Students from the research lab groups of Professors of Chemistry Walter Bowyer and Erin Pelkey and Assistant Professor of Chemistry Elana Stennett presented lectures and posters on their work at the Annual Collegiate Research Symposium of the American Chemical Society (ACS), held this spring at Rochester Institute of Technology.
“They were summarizing what experiments they’ve done, what results they found and conclusions they’ve been able to reach, and what they hope to do next,” says Stennett. “My group studies water purification, understanding the role temperature, salinity and ionic strength play in causing membranes to stop purifying your water.”
Noah Kilmer ’21, a member of Stennett’s group, presented the results of his work on biofouling. “Biofouling is when a membrane gets clogged with biological molecules, making it less efficient. In our model system, we use a mixture of two different proteins to mimic this,” he says.
The conference enabled Kilmer and his fellow students to hone the presentation and adjust it to better answer questions from the scientific audience. He and Yating “Sherry” Zhang ’19 will present their research again in August at the ACS national conference in San Diego.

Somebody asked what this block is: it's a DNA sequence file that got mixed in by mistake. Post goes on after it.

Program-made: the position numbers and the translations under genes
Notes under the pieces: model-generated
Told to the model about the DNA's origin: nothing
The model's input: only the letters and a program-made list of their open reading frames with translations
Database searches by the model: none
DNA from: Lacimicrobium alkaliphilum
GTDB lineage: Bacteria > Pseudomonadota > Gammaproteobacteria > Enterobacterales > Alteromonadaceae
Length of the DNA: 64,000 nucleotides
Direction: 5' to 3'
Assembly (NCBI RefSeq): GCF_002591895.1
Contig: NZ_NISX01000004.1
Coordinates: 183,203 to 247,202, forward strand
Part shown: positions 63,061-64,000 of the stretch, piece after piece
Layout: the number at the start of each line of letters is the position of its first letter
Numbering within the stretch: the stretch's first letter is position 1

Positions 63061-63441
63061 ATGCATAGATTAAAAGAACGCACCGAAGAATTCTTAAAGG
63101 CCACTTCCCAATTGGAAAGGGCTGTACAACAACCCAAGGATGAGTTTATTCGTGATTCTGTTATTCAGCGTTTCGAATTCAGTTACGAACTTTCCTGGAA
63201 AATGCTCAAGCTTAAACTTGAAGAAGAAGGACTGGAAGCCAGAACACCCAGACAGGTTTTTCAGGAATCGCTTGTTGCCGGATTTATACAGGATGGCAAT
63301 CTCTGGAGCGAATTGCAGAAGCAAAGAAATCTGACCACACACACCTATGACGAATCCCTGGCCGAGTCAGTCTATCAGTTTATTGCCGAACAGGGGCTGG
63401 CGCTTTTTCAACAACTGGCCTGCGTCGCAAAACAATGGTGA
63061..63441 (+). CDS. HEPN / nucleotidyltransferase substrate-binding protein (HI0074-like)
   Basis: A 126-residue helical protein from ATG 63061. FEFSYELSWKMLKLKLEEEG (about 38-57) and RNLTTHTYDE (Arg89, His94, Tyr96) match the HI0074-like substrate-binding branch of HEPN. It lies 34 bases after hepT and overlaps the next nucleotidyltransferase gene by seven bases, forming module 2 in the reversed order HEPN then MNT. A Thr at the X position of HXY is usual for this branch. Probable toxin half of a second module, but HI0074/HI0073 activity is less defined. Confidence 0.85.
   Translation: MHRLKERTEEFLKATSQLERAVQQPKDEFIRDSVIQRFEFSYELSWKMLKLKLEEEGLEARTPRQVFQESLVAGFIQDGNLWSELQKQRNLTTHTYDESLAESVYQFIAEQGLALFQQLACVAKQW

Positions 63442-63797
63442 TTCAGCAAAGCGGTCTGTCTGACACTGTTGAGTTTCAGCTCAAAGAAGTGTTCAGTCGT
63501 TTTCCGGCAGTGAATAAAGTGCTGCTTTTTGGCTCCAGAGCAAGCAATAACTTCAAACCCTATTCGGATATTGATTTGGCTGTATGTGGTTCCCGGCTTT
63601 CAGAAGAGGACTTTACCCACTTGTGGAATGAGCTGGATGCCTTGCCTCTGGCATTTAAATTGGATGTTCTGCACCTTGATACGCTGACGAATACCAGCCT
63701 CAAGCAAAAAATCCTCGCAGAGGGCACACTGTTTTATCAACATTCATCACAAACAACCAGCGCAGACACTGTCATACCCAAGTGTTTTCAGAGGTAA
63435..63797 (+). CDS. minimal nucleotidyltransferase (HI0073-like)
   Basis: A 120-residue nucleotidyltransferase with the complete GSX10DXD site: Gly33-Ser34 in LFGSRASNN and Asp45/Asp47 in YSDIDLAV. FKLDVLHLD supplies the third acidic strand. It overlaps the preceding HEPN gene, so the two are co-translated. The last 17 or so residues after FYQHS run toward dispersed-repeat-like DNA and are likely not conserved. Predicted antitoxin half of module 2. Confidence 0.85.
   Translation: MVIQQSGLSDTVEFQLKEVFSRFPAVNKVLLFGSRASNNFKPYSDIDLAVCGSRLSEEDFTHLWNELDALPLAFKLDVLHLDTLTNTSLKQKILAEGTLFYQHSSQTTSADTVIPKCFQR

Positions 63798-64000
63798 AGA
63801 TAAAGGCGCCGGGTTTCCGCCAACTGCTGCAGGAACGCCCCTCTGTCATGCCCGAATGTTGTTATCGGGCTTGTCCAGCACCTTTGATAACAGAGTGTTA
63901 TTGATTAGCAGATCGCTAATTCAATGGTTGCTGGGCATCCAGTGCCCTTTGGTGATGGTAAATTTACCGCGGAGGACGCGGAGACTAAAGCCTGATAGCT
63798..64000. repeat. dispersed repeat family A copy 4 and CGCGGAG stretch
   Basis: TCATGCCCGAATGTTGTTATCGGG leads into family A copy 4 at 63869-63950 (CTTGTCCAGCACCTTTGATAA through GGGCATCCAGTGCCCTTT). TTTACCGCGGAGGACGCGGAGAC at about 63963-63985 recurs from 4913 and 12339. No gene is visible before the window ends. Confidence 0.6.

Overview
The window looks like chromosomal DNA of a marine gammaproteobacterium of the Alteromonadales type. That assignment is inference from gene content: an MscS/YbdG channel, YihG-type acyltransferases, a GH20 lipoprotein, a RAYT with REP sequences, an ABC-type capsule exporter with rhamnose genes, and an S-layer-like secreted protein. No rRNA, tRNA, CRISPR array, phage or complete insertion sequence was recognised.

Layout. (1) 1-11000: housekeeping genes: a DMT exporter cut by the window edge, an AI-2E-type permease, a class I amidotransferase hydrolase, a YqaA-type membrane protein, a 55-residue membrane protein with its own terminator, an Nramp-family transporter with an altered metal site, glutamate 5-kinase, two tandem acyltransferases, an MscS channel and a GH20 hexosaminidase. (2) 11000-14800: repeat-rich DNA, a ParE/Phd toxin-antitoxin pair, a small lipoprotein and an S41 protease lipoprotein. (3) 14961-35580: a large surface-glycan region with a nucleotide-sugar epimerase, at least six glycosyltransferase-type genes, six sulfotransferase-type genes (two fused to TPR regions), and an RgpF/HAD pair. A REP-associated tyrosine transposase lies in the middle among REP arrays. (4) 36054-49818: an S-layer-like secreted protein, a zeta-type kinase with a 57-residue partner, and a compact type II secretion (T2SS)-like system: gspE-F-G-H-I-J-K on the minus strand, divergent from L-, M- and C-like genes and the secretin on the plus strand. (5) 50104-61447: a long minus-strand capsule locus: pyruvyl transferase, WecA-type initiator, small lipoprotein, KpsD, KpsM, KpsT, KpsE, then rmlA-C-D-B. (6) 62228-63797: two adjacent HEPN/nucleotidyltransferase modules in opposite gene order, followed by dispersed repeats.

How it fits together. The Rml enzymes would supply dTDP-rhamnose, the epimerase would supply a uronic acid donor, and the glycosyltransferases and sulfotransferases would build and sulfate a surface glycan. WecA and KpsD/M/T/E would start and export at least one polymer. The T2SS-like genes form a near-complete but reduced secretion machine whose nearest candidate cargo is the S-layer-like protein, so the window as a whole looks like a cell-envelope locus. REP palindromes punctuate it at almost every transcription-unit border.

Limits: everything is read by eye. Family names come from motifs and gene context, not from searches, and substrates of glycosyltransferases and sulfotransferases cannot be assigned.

The presentation by Nate Ruffle-Deignan ’20 involved water flux studies (which measure the rate of water flow through membranes) and fluorescent spectroscopy. “I find the topic interesting because it provides an interdisciplinary approach to research,” he says. “More importantly, as fresh water supplies around the world are increasingly stressed due to human activity, water purification research will be crucial for discovering new, more efficient ways to bring potable water to those impacted most.”
An interdisciplinary approach was used by several of the student researchers. Kaitlynn Sockett ’20 worked on cancer research in conjunction with a research group led by Associate Professor of Biology Patricia Mowery. “We made analogs which have anticancer properties, and the Mowery group tested their cytotoxicity against different cancer cell lines,” says Sockett. “This presentation focused on which analogs were more potent against cancer cell lines.”
Stennett says the opportunity to present research gives students a chance to interact productively with a chemistry-oriented audience and share their accomplishments beyond the confines of the laboratory.
“It’s a great way to showcase HWS and what we’re doing,” she says. “It not only shows what our students have accomplished and what the faculty are doing, but also helps us be a more integral part of the chemistry community in this area.”